Schnittke - Symphony No.1 | Melodiya MELCD1002321

Schnittke - Symphony No.1

£10.93

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Label: Melodiya

Cat No: MELCD1002321

Format: CD

Number of Discs: 1

Genre: Orchestral

Release Date: 29th June 2015

Contents

Artists

Paul Magi (violin)
Victor Guseinov (trumpet)
Irina Lozben (flute)
Vladimir Pushkarev (trumpet)
Rashit Galeyev (trombone)
Sergei Soloviev (timpani)
Tatiana Fridliand (organ)
USSR Ministry of Culture State Symphony Orchestra

Conductor

Gennady Rozhdestvensky

Works

Schnittke, Alfred

Symphony no.1

Artists

Paul Magi (violin)
Victor Guseinov (trumpet)
Irina Lozben (flute)
Vladimir Pushkarev (trumpet)
Rashit Galeyev (trombone)
Sergei Soloviev (timpani)
Tatiana Fridliand (organ)
USSR Ministry of Culture State Symphony Orchestra

Conductor

Gennady Rozhdestvensky

About

Firma Melodiya presents a recording of Alfred Schnittke’s Symphony No.1, one of the conceptual masterpieces of domestic music from the late 20th century.

Schnittke, an outstanding master of Russian music avant-garde, composed the symphony between 1969 to 1972. The composer’s first large-scale orchestral piece made an epoch in history of symphonic music in general, combining for the first time the traditions with radical innovation, a two-century branch of the evolution of the symphonic genre with an ultimately modern musical language through the techniques of dodecaphony, aleatoric music, polystylistic devices, jazz improvisation and the so-called instrumental theatre.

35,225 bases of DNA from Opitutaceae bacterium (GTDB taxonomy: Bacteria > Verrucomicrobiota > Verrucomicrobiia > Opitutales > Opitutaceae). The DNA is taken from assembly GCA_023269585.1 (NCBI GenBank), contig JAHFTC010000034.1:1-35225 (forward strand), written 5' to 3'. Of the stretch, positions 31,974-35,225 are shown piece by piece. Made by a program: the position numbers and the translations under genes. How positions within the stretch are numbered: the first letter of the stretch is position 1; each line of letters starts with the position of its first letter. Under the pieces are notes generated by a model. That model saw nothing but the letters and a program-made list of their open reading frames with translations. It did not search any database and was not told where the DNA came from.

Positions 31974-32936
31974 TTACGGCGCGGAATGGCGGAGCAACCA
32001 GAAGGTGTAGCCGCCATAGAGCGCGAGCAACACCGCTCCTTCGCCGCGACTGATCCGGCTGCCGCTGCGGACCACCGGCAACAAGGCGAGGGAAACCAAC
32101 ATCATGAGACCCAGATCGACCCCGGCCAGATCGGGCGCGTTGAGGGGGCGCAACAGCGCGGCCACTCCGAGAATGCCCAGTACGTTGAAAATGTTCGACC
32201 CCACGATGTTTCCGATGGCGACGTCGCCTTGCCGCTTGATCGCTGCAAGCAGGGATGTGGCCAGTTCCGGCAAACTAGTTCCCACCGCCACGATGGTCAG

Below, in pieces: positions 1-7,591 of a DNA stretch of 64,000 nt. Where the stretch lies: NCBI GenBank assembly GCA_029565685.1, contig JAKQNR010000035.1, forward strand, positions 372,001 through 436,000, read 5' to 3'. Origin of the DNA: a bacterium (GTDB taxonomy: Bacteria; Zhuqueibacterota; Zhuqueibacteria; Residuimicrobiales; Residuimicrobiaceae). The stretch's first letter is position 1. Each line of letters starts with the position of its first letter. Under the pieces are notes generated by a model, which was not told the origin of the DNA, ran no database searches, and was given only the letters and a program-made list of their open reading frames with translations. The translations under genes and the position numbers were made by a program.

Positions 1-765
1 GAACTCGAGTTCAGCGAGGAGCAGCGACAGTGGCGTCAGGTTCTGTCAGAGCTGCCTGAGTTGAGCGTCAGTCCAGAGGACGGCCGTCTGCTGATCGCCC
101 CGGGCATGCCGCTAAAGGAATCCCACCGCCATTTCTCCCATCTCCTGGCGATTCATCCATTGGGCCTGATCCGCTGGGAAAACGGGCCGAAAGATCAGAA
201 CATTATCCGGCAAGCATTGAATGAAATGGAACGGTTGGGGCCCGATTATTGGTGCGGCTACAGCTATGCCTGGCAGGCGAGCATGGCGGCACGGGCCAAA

The young composer was under a strong impression of the symphonies by the European avant-gardists Luigi Nono and Luciano Berio, and also Bernardo Bertolucci’s 1900 (Novecento). Schnittke’s Symphony No.1 is tied with invisible artistic threads to Dmitri Shostakovich’s last symphony (No.15), finished in 1971. However, it was the piece where the composer gained his genuine individuality - his music now was truly recognizable.

A piece like this could not be performed freely under the Soviet circumstances of the time, with its ideological censorship. It was premiered in 1974 in the city of Gorky (now Nizhny Novgorod) that was closed for foreign visitors. A year later it was performed in Tallinn, and the Moscow premiere took place as late as 1986.

The symphony was dedicated to its first performer and outstanding conductor Gennady Rozhdestvensky who was an ardent advocate of Schnittke’s music and also initiated its recording. That recording is featured in the release (recorded 1987).

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